Even though I told myself repeatedly that I was in no condition to think of this like a regular marathon, that it was just going to be a 26 mile long run, I got sucked out a little fast. Over the first 3-4 miles, I had the leader and eventual winner and course record holder, Ben Schneider, in sight and all of the lead pack including EJ, Sully, my nemesis Andy (aka Thunder), John Ramsay (aka the King of Beasts), another RA'er named Pauly and the eventual women's winner Leah Thorvilson and a bunch of others,  was strung out over a few hundred yards in front of me. Even though the pace was incredibly easy at that point, I knew that with a longest run of 15 miles, if it felt easy it was probably way too fast. I started looking over my shoulder and trying to find a group to fall back with--it was too early to be running in no man's land already. One one of the switch backs I saw Bash and another RA'er, Candice, running together and decided to drift back to them. Bash and Candice caught me around mile 5 or 6 and it was nice to have some company. We ran together until around halfway when Candice dropped back a bit but Bash and I were joined by another RA'er, Abe. The three of us ran together until about 16, when Abe took off and decided to try and hammer the last 10. At that point Bash sped up a bit too and I was by myself. Having to only run the last 10 alone was a lot more manageable than the last 20, though, so I was okay with it. The pace was still feeling pretty easy but every step at that point was my longest run in 2 years and I was starting to feel it in my knees, quads and feet.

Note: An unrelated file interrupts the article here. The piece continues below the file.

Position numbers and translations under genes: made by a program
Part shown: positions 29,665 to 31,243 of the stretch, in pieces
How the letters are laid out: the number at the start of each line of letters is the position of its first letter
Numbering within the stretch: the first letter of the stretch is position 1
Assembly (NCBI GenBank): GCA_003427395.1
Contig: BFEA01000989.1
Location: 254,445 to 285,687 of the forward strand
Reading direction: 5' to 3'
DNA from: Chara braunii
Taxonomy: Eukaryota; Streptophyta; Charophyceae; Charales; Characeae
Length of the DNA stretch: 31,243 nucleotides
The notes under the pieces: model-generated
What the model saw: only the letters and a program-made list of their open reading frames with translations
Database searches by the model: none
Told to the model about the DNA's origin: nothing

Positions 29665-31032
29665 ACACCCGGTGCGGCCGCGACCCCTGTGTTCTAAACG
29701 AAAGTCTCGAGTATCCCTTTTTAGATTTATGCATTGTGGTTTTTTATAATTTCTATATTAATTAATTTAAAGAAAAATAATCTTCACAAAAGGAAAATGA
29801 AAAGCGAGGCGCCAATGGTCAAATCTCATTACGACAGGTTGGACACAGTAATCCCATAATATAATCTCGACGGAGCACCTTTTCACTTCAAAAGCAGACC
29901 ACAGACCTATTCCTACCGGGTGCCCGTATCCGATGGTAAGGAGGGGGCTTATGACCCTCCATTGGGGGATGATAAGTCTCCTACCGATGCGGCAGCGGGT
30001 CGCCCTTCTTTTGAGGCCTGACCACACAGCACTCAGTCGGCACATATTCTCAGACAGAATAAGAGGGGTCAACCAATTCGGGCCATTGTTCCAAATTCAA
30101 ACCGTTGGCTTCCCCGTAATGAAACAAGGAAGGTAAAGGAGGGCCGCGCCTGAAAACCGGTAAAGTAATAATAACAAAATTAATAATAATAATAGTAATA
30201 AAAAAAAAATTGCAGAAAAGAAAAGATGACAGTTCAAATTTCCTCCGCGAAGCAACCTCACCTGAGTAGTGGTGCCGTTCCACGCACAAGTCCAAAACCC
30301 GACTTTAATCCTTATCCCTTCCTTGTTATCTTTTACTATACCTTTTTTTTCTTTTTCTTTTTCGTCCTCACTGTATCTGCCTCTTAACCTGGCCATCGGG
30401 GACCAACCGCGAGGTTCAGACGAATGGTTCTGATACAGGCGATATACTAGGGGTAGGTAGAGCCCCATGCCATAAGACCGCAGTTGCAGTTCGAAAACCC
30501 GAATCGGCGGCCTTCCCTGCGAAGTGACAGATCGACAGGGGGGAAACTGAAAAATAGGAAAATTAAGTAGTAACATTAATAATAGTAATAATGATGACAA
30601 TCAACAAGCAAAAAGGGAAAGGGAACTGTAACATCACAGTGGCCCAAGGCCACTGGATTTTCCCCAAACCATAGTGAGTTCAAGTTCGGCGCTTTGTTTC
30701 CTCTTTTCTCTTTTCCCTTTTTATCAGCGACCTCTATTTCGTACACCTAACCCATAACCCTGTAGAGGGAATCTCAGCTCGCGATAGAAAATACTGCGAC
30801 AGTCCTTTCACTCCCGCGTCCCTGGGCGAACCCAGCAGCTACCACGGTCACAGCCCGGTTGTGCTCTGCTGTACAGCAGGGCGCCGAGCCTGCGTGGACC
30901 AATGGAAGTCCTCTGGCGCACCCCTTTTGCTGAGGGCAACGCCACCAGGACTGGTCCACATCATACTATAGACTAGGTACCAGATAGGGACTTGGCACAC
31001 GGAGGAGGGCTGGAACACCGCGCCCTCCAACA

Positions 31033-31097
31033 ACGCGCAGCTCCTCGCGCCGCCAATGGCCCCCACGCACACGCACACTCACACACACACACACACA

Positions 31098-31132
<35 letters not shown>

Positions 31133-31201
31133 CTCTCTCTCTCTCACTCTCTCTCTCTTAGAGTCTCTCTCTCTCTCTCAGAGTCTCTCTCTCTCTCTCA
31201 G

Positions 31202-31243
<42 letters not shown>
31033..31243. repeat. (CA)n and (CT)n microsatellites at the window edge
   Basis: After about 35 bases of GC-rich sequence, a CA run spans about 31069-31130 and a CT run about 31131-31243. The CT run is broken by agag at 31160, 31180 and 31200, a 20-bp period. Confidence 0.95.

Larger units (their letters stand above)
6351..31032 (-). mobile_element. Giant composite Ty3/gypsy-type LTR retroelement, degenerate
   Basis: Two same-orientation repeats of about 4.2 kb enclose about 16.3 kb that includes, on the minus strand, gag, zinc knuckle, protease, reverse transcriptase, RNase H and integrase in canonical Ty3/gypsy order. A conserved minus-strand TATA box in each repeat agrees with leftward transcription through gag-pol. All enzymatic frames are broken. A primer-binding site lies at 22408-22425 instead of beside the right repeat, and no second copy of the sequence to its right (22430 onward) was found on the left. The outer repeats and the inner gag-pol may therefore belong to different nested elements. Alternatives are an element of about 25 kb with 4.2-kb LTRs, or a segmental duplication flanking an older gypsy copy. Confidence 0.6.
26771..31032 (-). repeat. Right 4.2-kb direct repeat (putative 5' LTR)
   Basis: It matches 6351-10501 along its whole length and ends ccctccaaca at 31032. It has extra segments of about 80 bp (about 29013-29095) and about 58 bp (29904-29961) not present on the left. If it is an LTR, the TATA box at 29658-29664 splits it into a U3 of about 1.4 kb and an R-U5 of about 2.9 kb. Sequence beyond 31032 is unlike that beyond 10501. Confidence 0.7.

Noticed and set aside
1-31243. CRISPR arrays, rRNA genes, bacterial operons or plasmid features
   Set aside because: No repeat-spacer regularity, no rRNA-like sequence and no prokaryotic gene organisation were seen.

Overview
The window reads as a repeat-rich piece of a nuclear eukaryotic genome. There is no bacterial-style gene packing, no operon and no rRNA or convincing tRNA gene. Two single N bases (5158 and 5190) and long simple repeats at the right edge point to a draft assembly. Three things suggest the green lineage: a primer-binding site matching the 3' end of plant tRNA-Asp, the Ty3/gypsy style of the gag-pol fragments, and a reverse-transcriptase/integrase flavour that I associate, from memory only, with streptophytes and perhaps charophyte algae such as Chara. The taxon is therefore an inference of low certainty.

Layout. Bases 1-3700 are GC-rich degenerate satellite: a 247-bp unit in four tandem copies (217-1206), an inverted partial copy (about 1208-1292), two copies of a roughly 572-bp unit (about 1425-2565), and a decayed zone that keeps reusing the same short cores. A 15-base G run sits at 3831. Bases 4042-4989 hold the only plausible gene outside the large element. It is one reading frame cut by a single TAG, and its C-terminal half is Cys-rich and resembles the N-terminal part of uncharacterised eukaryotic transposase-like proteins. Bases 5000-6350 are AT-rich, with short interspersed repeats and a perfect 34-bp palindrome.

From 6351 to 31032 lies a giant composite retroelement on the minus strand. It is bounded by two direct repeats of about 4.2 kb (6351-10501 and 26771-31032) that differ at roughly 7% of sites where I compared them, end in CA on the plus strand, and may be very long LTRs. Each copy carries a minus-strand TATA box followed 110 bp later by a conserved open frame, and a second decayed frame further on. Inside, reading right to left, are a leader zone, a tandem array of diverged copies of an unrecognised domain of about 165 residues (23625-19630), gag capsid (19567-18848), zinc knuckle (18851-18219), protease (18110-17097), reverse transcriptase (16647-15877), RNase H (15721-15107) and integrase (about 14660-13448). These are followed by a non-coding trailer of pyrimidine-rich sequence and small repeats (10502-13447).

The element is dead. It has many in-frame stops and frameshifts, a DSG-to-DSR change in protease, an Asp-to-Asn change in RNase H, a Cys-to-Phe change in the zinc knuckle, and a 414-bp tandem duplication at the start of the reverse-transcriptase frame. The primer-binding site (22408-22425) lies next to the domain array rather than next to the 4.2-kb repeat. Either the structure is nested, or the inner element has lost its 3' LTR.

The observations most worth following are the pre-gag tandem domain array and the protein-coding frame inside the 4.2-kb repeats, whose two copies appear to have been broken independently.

You mean I'm finally done?